Stoutness Exercises - this is what Winnie the Pooh calls his exercises. In one episode, the little bear completes his then goes to visit Rabbit. After several pots of honey, Pooh Bear finds himself stuck in Rabbit’s burrow. This beautifully illustrates that whilst exercising is fantastic, we do also need to take care of our diets to prevent the pounds from piling on. It is one of several answers to the most common question I am asked:
“I’m exercising all the time, eating healthily, I’ve tried x, y, & z diets but can’t lose weight! What can I do, can you help?!”
Don't panic - I'll tell you when to panic! You haven't reached an impasse and you don't need to resign yourself to being overweight forever. There are several possible reasons but, as is so often the case, the simplest explanation tends to be the right one. In truth, you are highly unlikely to be suffering from a rare genetic condition that affects your metabolism, you do not have heavy bones and your thyroid gland is probably fine and dandy.
Firstly, don’t stop exercising just because you are not seeing results on the scales or in the mirror. Being fit is so beneficial for your health staving off cardiovascular heart disease, diabetes and cancers to name the major killers. In fact, research has shown that, if you're overweight but also fit, you are significantly more protected from these diseases than if you were unfit. However, being fit and maintaining a healthy weight is even better – so how can you achieve that?
The first major trap that people fall into is over-estimating the calories burned during exercise and assume that a trip to the gym is a green light for platefuls of food. Combine this with a general ignorance as to the number of calories that we should be consuming in the day and a general ignorance as to the number of calories in our food and it is not surprising that we get it wrong. You need to be calorie deficient to lose weight.
Being calorie deficient leads us to a further two group of dieters; those who follow extremely low calorie diets and those who think they are following extremely low calorie diets! Let’s deal with the latter first. I often hear people say that they can’t lose weight because they don’t eat enough and are in a starvation response. This is not biologically possible. You do not see obese people on the news when they are reporting on famines. Calories in versus calories out. In one study dieters who claimed to be eating 1200 calories a day were recruited and their diets studied. The researchers found that there was simply a “discrepancy between self-reported and actual caloric intake and exercise in these subjects”. Very simply, if you are not losing weight, you are eating too much.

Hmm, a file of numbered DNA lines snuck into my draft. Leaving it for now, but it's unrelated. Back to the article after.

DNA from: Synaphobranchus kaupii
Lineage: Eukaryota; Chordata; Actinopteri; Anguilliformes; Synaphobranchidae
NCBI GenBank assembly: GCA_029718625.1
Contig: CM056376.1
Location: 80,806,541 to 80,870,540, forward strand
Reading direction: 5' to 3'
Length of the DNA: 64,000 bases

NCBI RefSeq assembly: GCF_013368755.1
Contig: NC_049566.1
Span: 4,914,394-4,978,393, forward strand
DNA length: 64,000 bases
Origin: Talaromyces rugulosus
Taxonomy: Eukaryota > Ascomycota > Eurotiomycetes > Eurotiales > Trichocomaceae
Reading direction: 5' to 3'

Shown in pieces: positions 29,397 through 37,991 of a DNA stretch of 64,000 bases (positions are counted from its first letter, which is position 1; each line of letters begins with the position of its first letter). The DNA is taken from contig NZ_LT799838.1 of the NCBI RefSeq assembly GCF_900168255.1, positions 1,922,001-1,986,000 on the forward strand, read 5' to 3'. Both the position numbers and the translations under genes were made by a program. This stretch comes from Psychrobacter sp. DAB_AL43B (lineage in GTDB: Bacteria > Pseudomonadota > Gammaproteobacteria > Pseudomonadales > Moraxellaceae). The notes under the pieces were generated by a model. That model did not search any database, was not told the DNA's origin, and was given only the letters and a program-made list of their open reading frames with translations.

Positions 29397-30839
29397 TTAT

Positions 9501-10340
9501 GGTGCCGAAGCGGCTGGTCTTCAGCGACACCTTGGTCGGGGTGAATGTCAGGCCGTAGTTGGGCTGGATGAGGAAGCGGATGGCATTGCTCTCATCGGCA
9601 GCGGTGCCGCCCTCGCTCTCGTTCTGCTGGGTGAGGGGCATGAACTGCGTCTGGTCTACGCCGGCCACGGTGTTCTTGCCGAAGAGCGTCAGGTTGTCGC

A genuinely low, or very low calorie diet will see weight loss but is neither efficient or healthy. Dieters will typically be tired, cold, hungry, moody, suffer withdrawal symptoms, be nutrient deficient and potentially set up some negative psychological associations with food. In genuinely low calorie diets the starvation response will be stimulated. It is called adaptive thermogenesis. What this means is that your metabolic rate will drop as your body tries to conserve energy. But now your calorie intake more closely matches the calories you are burning and weight loss will slow down. You have shifted the goal posts. Extremely low calorie diets will also decrease leptin production (a hormone required for fat metabolism) and decrease testosterone production (needed to maintain muscle mass).
This decrease in metabolism can explain why those who ‘crash’ diet put on more weight than they started with. In the first 2-3 weeks of calorie restriction the body predominately loses stored sugars, protein from muscle, water and a little fat. It's only in weeks 3-4 that the body starts to efficiently burn fat. But in those first couple of weeks the loss of muscle mass decreases your metabolism so that when the ‘diet’ finishes and you start eating as you did pre-diet, weight gain is imminent.
This nicely takes us back full circle to exercise as the implementation of a good exercise regime with weight bearing exercises to promote muscle growth will minimise this reduction in metabolism and maximise weight loss. This is especially important as we get older since we naturally lose muscle mass as part of the ageing process. So yes, your calorie requirements do decrease as you get older unless you work to maintain that muscle mass.
And finally, a nutritionally balanced diet is very important since all of our macro and micro-nutrients are dependent upon each other for optimal functioning. This includes fat which should not be banished from a weight loss regime but is in fact essential to help the body regulate fat metabolism.
So, just because you have given up the alcohol and chocolates and swapped to healthy food and increased your level of exercise you will not lose weight if you are still meeting your calorie needs. Healthy food is not necessarily low calorie and neither is low fat food either! Maybe it's time to re-assess, research and be honest - know your calorie requirements and know your food!